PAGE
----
Researchers from the Icahn School of Medicine at Mount Sinai in New York City have discovered that certain individuals have the ability to survive genetic disorders that usually have severe or lethal consequences. A genetic screen of almost 600000 healthy people identified 13 of them carrying mutations in essential genes. The study has been published in the journal Nature Biotechnology.
Genetic studies tipically focus on detecting the mutation(s) that cause a person to be affected by a specific illness. Sequencing technologies have allowed to gather massive genetic information and to identify more than 150000 genetic variants that cause around 6000 Mendelian disorders. However, despite knowing the origin for these illnesses, it is usually unfeasible to find a cure for them. Small molecule therapies to restore protein production in loss-of-function mutations have been unsuccessful so far.
Previous studies on humans and model organisms identified certain individuals that survived despite carrying one or several mutations in a gene essential for survival. Genomic analysis showed that this was due to the presence of suppresor mutations, additional variants in their genetic sequence that buffered an otherwise lethal mutation. The Mount Sinai research team decided to carry out a similar study, but with a more systematic approach.
A genomic screen to find resilient individuals
The researchers carried out a massive genomic screen on healthy people and checked if they carried mutations on essential genes. They analyzed 874 genes, believed to cause 584 Mendelian childhood disorders, in 589306 genomes. The Resilience Project identified 13 individuals that had mutations for eight Mendelian disorders but were not affected by them.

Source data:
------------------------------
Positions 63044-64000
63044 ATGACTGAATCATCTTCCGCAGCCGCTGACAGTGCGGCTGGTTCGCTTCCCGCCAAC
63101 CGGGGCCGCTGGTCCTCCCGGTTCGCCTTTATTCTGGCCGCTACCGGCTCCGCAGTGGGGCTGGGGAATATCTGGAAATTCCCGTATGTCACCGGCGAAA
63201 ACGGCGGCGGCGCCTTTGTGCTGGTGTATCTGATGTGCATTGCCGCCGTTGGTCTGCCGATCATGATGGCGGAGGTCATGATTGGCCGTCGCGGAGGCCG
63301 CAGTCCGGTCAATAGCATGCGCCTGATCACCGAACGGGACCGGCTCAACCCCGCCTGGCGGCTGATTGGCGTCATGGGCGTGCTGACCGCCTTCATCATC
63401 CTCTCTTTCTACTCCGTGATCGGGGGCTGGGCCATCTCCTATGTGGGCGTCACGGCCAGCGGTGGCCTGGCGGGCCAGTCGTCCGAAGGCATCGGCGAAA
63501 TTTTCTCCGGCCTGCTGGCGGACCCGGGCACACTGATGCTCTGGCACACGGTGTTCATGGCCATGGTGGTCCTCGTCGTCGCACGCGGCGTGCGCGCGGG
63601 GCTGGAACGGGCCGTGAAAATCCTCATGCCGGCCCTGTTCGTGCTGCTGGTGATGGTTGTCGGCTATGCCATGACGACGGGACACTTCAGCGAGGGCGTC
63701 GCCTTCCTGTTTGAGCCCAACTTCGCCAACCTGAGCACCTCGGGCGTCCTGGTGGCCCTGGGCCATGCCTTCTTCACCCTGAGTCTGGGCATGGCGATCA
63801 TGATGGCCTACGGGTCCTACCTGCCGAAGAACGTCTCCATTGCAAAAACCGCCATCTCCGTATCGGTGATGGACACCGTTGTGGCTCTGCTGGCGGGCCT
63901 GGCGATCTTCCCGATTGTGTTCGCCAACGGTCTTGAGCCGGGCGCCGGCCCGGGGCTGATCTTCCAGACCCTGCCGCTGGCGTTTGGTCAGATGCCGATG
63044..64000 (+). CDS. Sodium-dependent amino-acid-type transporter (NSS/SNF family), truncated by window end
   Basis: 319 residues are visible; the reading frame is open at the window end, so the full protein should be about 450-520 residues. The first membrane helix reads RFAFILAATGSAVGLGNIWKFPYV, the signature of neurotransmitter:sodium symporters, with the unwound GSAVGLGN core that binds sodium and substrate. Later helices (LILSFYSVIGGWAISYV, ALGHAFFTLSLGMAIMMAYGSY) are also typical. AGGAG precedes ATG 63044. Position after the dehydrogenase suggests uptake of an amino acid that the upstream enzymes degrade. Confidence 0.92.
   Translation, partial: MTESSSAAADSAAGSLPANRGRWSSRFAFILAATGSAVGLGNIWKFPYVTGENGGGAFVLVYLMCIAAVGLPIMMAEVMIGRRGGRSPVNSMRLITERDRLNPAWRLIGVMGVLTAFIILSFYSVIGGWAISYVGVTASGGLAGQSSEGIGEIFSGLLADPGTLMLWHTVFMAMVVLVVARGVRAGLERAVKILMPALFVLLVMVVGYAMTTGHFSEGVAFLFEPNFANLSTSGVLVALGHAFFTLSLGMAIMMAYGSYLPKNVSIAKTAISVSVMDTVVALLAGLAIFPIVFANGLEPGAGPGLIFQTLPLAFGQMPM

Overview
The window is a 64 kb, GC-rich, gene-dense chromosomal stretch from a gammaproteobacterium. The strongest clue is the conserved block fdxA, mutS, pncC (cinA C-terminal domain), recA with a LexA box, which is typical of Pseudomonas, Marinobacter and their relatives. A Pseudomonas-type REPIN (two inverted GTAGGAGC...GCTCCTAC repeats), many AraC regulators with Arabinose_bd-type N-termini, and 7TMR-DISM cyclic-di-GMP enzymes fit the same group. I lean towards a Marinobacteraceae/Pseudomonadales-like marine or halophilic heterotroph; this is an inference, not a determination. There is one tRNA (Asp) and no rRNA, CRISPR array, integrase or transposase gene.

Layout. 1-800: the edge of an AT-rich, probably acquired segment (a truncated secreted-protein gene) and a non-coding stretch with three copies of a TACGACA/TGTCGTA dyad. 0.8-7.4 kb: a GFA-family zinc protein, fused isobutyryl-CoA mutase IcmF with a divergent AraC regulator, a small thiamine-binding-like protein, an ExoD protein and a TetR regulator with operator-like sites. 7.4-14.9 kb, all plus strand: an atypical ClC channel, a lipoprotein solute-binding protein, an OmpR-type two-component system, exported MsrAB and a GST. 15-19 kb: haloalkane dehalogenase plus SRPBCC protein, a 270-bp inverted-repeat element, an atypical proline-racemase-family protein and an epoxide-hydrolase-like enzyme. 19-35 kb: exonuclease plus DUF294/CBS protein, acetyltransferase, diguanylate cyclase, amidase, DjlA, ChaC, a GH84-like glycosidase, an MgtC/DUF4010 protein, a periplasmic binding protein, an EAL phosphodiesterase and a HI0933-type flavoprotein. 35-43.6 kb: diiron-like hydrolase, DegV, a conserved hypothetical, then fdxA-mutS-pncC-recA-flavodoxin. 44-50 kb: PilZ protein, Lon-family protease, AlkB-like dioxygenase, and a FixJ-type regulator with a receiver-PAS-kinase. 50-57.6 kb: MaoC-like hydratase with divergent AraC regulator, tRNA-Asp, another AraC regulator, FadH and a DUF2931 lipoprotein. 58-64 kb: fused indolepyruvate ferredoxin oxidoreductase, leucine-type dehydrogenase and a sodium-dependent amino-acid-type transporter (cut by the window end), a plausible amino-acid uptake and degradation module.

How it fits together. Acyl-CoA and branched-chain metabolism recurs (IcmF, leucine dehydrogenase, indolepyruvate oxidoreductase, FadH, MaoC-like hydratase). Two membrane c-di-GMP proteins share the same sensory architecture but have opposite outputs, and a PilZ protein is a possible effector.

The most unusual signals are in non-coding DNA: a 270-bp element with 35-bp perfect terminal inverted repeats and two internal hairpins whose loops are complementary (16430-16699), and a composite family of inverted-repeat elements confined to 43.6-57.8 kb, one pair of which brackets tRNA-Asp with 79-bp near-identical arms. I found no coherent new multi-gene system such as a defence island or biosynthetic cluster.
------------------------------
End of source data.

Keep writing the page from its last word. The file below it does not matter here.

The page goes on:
Identifying what makes these people resilient would help to find a cure for those diseases. Knowing what genetic variants they carry that inhibit illness development would allow to understand the molecular mechanisms of the disease and to devise therapeutic strategies. However, the current legal framework prevents researchers from knowing the identity of the individuals studied. Genomic databases differ in the amount of genome sequenced; if the protective variants are in a part of the genome that was not covered, it will be impossible to identify them unless the individual of interest is contacted for a full genome sequencing.
Law enforces genomic data protection to defend individuals against improper use of information by employers and healthcare companies. However, new consent rules should be established that allow researchers to contact resilient individuals to perform full genome sequencing, proper disease diagnosis and follow-up.
Perhaps you are a resilient person, protected against a disease by undiscovered genetic or environmental factors. You can volunteer at http://resilienceproject.com/.